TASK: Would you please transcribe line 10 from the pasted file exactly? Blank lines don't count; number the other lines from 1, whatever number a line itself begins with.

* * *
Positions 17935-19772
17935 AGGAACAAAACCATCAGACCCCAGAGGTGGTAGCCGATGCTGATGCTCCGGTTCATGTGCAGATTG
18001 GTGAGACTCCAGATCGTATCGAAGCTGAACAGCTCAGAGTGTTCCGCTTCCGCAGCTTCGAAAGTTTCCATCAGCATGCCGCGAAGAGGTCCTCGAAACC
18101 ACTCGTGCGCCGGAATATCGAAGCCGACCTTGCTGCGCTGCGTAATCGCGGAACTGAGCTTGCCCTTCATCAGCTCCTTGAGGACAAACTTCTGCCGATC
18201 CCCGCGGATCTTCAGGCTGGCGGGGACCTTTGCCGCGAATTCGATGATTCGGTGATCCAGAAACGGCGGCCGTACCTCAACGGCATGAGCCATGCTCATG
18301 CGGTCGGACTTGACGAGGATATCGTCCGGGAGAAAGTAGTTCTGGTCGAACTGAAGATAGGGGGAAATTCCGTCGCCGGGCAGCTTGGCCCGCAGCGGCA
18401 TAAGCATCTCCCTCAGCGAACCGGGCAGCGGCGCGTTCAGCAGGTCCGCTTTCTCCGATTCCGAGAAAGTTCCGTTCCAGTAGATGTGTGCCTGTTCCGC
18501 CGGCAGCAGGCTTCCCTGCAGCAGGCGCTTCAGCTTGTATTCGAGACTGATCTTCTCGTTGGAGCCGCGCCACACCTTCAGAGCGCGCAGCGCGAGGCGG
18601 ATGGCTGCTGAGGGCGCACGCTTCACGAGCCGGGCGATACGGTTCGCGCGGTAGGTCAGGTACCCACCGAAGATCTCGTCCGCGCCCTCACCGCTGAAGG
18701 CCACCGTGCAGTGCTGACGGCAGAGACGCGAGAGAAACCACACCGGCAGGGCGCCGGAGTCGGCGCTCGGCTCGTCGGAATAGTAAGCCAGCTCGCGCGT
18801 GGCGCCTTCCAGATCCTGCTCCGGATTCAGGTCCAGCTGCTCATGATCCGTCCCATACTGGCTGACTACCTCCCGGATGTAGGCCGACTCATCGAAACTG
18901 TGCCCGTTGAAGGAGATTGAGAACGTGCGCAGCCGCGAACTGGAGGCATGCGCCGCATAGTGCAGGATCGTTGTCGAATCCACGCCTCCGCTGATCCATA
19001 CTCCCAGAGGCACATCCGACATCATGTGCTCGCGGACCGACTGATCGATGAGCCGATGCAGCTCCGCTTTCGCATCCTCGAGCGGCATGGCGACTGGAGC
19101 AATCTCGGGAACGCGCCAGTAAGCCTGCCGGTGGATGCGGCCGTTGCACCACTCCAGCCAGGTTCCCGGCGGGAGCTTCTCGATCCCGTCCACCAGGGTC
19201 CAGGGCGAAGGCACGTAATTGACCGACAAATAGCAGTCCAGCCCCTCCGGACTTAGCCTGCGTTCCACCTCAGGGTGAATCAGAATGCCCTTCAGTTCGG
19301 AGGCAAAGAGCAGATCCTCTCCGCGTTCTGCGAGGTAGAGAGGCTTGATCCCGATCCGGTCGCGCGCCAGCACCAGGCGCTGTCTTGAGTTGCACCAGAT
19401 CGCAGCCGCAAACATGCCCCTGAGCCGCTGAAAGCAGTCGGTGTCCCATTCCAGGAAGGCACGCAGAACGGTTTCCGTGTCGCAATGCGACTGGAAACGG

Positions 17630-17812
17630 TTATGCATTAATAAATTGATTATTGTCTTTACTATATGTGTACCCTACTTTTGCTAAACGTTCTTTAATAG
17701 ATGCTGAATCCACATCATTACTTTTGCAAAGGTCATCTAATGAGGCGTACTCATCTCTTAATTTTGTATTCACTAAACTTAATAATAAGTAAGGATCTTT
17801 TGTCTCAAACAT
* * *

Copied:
18701 CCACCGTGCAGTGCTGACGGCAGAGACGCGAGAGAAACCACACCGGCAGGGCGCCGGAGTCGGCGCTCGGCTCGTCGGAATAGTAAGCCAGCTCGCGCGT